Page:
Political wisdom says that in the days before the Iowa caucuses, a candidate needs to energetically barnstorm the state to show no voter is unimportant. Trump, though, has broken all the rules thus far this year, and he hasn’t been much for person-to-person campaigning.

He’s remained typically Trump. “Let’s see how much money Fox is going to make on the debate without me,” he said Tuesday.

Ted Cruz

He wants to stress policy differences with Trump and will maintain how Trump cared little about conservative principles until he started thinking about a White House run.

Cruz is likely to remind voters how in 2012 Trump was not as tough on undocumented immigrants as he is now, criticizing GOP nominee Mitt Romney’s views. “He had a crazy policy of self-deportation which was maniacal,” Trump said at the time.

Cruz could also go after Trump, who has close ties to Wall Street interests, for supporting the financial bailout of 2008. Trump did have reservations, saying “maybe it works and maybe it doesn’t.” Cruz is vulnerable, though, to reminders that he borrowed a half-million dollars from Goldman Sachs.

Marco Rubio

He’s trying to solidify his position as the darling of the Republican mainstream. The Des Moines Register and the Sioux City Journal, two of Iowa’s most influential newspapers, endorsed him in recent days. Monday, he appeared with “good friend” Sen. Joni Ernst, R-Iowa.

Rubio, though, has had trouble getting noticed in debates. Trump and Cruz have waged lively fights, while Rubio tends to be lost in the Kasich-Christie-Carson-Bush crowd. He’s also endured a series of ads from a super PAC backing Bush suggesting Rubio is a serial flip-flopper.

©2016 McClatchy Washington Bureau. Distributed by Tribune Content Agency, LLC.

Photo: U.S. Republican presidential candidate Donald Trump speaks at a campaign rally at the University of Iowa in Iowa City, Iowa, January 26, 2016. REUTERS/Scott Morgan

 

Trump And Fox News Trade Insults Over Megyn Kelly At Debate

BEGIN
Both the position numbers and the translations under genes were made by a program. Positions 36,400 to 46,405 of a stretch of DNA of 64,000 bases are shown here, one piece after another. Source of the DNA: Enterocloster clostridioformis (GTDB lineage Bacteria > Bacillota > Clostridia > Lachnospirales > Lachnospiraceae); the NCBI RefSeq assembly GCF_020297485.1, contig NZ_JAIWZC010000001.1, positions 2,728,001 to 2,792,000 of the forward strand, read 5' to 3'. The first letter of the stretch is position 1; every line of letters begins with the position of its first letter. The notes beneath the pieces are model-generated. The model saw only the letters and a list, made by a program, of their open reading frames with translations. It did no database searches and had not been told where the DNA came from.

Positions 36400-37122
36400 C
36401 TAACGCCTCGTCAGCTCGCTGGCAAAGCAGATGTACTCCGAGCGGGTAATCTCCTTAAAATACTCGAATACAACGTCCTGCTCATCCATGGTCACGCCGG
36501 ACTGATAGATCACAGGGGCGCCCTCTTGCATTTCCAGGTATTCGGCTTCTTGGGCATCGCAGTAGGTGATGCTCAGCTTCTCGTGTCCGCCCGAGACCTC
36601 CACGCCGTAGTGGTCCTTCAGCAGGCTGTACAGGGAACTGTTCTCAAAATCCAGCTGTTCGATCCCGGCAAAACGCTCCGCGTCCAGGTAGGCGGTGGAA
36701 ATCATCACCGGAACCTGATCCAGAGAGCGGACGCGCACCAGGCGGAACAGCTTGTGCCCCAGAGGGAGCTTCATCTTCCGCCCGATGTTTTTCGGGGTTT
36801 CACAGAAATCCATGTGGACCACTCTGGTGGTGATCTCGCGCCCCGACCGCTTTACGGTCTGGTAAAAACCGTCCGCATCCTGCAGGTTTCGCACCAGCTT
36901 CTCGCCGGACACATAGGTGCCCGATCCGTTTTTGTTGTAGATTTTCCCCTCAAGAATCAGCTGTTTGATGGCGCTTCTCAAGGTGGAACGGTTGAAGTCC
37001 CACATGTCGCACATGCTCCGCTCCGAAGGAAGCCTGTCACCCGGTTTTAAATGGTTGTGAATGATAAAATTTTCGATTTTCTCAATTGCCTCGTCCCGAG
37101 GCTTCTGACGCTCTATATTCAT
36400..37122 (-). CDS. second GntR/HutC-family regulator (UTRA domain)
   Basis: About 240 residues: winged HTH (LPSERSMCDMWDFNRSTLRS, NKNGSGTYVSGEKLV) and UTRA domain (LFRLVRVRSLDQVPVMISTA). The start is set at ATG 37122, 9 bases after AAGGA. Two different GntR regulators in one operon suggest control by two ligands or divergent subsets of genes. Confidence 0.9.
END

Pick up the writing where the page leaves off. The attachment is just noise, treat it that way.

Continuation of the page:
Update: Trump campaign manager Corey Lewandowski has now told reporters that Trump “will not be participating in the Fox debate” as a result of Megyn Kelly being there, and that this decision is “not under negotiation.”

At a press conference, Trump said Fox’s response to him (see below) was “written by a child,” and he declared of his likely debate absence: “Let’s see how much money FOX is going to make on the debate without me.”

For what it’s worth, this writer still thinks Trump is bluffing. Let’s wait and see.

Late Update: Actually, Trump is increasingly starting to look like he might really mean it.

Donald Trump is ramping up his threat to boycott this Thursday’s Republican debate on Fox News, if Fox anchor Megyn Kelly remains one of the co-moderators. But again, the question remains: Is he serious about ditching the debate — or is this instead the bravado of a pro-wrestling villain, drumming up more ratings for a debate he will indeed attend?

In either case, it doesn’t look like the people at Fox are enjoying this.

Trump posted this poll Tuesday on Twitter, asking his supporters/fans whether he should attend the debate.

The Donald also posted an accompanying video to Instagram, in which he says to the camera: “Megyn Kelly’s really biased against me. She knows that, I know that, everybody knows that. Do you really think she can be fair at a debate?”

Should I do the #GOPdebate?

A video posted by Donald J. Trump (@realdonaldtrump) on

In response, a Fox News spokesperson gave this rather interesting statement to Mediaite:

We learned from a secret back channel that the Ayatollah and Putin both intend to treat Donald Trump unfairly when they meet with him if he becomes president — a nefarious source tells us that Trump has his own secret plan to replace the Cabinet with his Twitter followers to see if he should even go to those meetings.

Trump soon responded on Twitter:

Well, that should calm things down.

At the very first Republican debate this past August, Kelly asked Trump about previous offensive comments he had publicly made about women who were adversaries of his, such as calling them “fat pigs,” “dogs,” “slobs,” and “disgusting animals.”

Soon after the debate, Trump later commented in the press about Kelly: “You could see there was blood coming out of her eyes, blood coming out of her — wherever.” The remark was widely interpreted as a remark about her menstrual cycle — a charge that he has denied. He also said during the ensuing controversy, “she asked me a very inappropriate question. She should really be apologizing to me, you want to know the truth.”

Since then, Trump has been in running feud with Kelly that he just won’t let go, and has often threatened that he would refuse to appear on the channel at all, which would deprive them of the ratings that would come from the GOP frontrunner. Of course, he’s just kept going on the channel, anyway. After all, he’s got the ratings — but they’ve got the Republican voters.